Intel Core i7-7700 for gaming in 2020/21/22 ?

Discussion in 'Gaming (Software and Graphics Cards)' started by Kunal Shrivastava, Aug 3, 2020.

  1. Kunal Shrivastava

    Kunal Shrivastava Notebook Enthusiast

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    I'll keep this simple:
    With the next gen of consoles all rocking multi-threaded CPUs, basically for how long will the core i7-7700 CPU(desktop,not 7700hq/hk) in my clevo unit remain relevant for gaming ?
    -The screen resolution is 1440p,refresh rate is 120hz with g-sync.
    -The GPU is GTX 1080, system ram is 16gb.
    The system was purchased with a hyperthreaded i7 (and not a 4 core i5) specifically with 5-6 years future proofing in mind,so its currently through 50% of its life cycle.
    The GPU performance is still strong, but the CPU numbers are a bit concerning,especially in games like AC origins/oddysey/BF5: the 1080 is just short of being bottlenecked, and indeed is under even very light background activity.
    CPU was not a major concern this gen,especially since the current gen consoles are all rocking essentially overclocked netbook/tablet CPUs. All of that changes with PS5/XSX though, which was unexpected but a welcome change !
    Way I see it, there are a few options here:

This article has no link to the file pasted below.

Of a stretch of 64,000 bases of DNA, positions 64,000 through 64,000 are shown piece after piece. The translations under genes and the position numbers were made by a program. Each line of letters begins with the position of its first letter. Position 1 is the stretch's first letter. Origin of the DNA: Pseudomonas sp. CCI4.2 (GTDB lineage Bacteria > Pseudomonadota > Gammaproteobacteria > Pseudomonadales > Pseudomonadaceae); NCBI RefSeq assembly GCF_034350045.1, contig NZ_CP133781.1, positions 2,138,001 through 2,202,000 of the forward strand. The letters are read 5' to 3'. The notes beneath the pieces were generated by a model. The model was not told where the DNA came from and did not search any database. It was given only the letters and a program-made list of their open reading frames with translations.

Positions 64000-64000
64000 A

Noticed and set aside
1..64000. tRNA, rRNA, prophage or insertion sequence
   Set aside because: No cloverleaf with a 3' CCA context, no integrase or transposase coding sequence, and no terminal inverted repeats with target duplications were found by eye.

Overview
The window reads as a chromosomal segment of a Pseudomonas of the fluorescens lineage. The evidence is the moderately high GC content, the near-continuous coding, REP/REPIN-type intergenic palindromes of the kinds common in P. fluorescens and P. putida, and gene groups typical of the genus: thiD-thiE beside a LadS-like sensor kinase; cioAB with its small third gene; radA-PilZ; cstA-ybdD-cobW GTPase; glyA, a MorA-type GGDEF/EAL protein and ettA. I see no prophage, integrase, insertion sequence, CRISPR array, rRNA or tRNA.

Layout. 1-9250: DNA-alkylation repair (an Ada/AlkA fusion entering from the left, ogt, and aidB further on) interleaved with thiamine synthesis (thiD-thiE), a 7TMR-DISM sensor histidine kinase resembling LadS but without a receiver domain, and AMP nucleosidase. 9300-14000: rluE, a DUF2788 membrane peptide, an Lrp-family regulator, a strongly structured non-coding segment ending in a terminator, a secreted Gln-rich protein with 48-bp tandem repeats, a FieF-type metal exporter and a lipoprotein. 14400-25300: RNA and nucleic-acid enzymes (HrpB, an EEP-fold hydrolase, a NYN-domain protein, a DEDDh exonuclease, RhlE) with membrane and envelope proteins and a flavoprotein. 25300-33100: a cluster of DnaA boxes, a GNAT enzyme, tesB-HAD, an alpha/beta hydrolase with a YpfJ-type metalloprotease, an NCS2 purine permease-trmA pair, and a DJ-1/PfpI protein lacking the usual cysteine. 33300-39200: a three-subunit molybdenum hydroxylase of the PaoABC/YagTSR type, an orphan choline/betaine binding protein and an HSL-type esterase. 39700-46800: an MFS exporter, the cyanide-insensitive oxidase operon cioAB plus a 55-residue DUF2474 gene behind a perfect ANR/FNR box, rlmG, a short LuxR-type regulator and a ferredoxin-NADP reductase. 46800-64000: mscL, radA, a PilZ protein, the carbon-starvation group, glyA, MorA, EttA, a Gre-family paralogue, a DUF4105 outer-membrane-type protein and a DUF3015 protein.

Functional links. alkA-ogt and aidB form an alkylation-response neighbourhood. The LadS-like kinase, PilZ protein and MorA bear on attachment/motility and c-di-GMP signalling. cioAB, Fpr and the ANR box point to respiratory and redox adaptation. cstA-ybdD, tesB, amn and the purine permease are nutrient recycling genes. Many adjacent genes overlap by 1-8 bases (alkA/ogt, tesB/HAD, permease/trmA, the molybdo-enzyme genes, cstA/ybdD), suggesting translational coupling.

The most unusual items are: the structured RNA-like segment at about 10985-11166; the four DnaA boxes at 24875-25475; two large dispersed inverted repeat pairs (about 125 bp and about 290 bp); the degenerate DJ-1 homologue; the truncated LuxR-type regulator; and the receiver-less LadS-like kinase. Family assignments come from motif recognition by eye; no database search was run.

1. Install new NVME SSDs,which will relieve some of the streaming bottlenecks for next gen games, and even many current gen ones. Will be needing atleast 2tb of storage to port some big games and still have reasonable space for upcoming ones, ideally on a single disk so the upgrade definitely wont be cheap. Plan is to swap out one of the 240gb SSDs for a 2/4tb one, and use the 240 in a USB enclosure.
    2. Flash a modded unofficial BIOS and upgrade the CPU to an 8c/16t to match consoles. It can be done,but technicalities aside is obviously not recommended since its unofficial:
    http://forum.notebookreview.com/thr...clevo-laptops-rtx-cards-now-supported.825558/
    The BIOS is a straight port from an updated model and way I understand it, there shouldnt be any problems if its done correctly-I always have the option to reflash my old BIOS if anything goes wrong.
    1. Sell the system after ampere/next-gen navi launch and get a mid range system with equivalent GPU performance and an 8 core ryzen. get ray tracing as an added bonus.
    2. And the hardest of all, with potential consequences : Do nothing until the point I need to upgrade. The 9th gen CPUs are almost out of stock, and will definitely get more expensive to source one later in 2021/22.
    Option #4 is why I'm asking, since a replacement to the laptop right now will have to be a new laptop but post 2022 i'll definitely be going in for a high end desktop.
     
  2. Charles P. Jefferies

    Charles P. Jefferies Lead Moderator Super Moderator

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    Next to the "average" gaming PC (see the Steam Hardware Survey), yours would still be considered mid to high-end. Mainstream game developers won't throw away most of their customer base by making a game that won't run on your hardware.